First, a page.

SYDNEY, Australia (FNS) -- The Australian Competition and Consumer Commission here said last week it has reached an in-principle agreement with Hong Kong-based Dairy Farm for the sale of the 287 supermarkets in its Franklins' supermarket chain.
Ross Jones, ACCC commissioner for mergers and acquisitions, said the package to which the ACCC has agreed involves the sale of 200 stores to independent retailers, and a maximum of 67 stores to Woolworths.
Independents will be offered approximately two-thirds of the total sales value of the Franklins stores.
The package facilitates the entry of two new players into the eastern Australian supermarket industry. Foodland Associated Ltd (FAL), an established supermarket operator in Western Australia and New Zealand, will acquire 35 supermarkets in Queensland and northern New South Wales.
Another 51 to 60 stores in NSW will be sold to a large overseas supermarket operator, which was not named, capitalized at more than $685 million.
There will be a further 112 stores sold through the Joint Independent Divestiture Alliance between Franklins and Metcash (formerly Davids).
The JIDA will assist in the sale of Franklins stores to independent retailers in NSW, Victoria, Queensland and South Australia.
"The ACCC's approval of this deal is conditional on the parties to the acquisition providing the ACCC with legally enforceable undertakings that ensure that the stores that are designated to independents in the package are ultimately transferred to them," Jones said.
Woolworths will only be able to use its discount "No Frills" product brand name and the "Franklins" trade names for a transitional period.
"The arrangement provides a major boost to the market share of independent grocery retailers in Australia and provides a strong third force in the supermarket industry sufficient to counter concerns expressed over the strength of the major chains," Jones said.
He indicated that in reaching this in-principle agreement, the ACCC accepted that the Franklins business is in rapid decline, and that the withdrawal of key stakeholder support was imminent. The ACCC was concerned that an uncontrolled collapse of the chain would see many more stores go to the major supermarket chains, with fewer stores available for independents and new entrants than is the case under the current proposal, he added.
"ACCC approval is conditional on receiving acceptable legally enforceable undertakings for the divestiture of a number of Woolworths stores to address local competition concerns," Jones pointed out.
He revealed that the ACCC considered a number of other proposals put forward by Dairy Farm. In January, Dairy Farm and Woolworths put forward a confidential proposal under which Woolworths would acquire 133 stores. The ACCC expressed competition concerns in relation to this package, and the offers were subsequently withdrawn.
"The current package sees the number of supermarkets to be offered to Woolworths scaled back considerably from previous proposals. The number of stores offered to Woolworths has been halved from the proposal put forward by the parties in January," Jones said.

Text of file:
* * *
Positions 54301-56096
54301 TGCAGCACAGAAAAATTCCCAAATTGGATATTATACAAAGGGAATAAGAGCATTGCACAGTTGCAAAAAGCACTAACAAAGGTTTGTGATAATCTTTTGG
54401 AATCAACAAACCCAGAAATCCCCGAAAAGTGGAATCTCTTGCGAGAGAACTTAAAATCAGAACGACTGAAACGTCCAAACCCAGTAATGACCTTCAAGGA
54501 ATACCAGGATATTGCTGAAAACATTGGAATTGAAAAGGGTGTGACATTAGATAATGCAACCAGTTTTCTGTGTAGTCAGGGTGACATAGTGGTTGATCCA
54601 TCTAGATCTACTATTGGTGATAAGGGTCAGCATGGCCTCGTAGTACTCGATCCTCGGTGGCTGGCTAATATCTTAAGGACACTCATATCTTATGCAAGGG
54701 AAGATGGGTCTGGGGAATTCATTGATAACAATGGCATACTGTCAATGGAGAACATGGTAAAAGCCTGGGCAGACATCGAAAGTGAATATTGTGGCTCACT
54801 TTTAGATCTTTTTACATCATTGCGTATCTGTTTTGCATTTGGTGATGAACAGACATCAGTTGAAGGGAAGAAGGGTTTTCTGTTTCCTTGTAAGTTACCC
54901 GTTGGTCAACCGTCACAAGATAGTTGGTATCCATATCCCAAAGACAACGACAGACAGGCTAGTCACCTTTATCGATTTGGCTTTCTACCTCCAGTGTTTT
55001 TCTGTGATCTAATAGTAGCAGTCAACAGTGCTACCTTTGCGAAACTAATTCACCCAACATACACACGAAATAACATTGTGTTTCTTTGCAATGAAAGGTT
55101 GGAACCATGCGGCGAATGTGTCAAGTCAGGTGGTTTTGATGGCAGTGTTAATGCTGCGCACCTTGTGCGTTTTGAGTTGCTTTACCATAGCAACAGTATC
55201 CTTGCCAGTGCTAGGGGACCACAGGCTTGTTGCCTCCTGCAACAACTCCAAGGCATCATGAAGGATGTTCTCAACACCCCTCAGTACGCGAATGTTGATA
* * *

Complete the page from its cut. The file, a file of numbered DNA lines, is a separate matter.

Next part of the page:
Foodland Associated said the 35 Franklins supermarkets it will be acquiring were carefully selected from a portfolio of approximately 45 stores initially offered to the company.
The company is also engaged in preliminary negotiations for the acquisition of some of Franklins' Brisbane, Australia-based distribution assets, according to group managing director Trevor Coates.
The total cost of the company's investment, excluding working capital, will approximate $79 million, and the store portfolio will initially have annual sales exceeding $264 million.
"The size of the store portfolio we intend to acquire will establish FAL supermarket operations of approximately the same size as FAL's Action supermarket division in Western Australia," Coates said.
He noted that while the company was prepared to take additional stores, the sites it has been allocated will provide a solid platform on which to base expanding operations.
"Our only regret is that we were not offered the opportunity to purchase other stores within Franklins' Queensland portfolio," he said. "We intend to compete for new sites as they become available and will work with landlords to optimize the value of their premises.
"We are satisfied that the price we have negotiated for the store network is reasonable. The acquisition presents significant opportunities to extract synergy benefits, particularly in buying, merchandising and information technology across all our Australasian operations.
"We are confident that our entry into the marketplace will present our customers with a highly competitive offer and our suppliers with alternate points of sale for their merchandise, which might otherwise have been denied them."
Roger Corbett, Woolworths' chief executive officer, said his company was pleased to have been given the opportunity to further improve competition in the areas in which each of the 67 stores to be acquired are located.
"We expect to invest a considerable amount in upgrading these stores and in improving the range, quality and price offer to customers in these stores," he said.
The acquisition will lift Woolworths' share of the Australian food, liquor and grocery market by approximately 1.9% to 26.5%.
Yet, "this is still low, by world standards," Corbett said.
The acquisition will also "provide the certainty of employment for approximately 7,000 existing Franklins employees and enable them to enjoy the tremendous opportunities for increased career development as part of the Woolworths team," he added.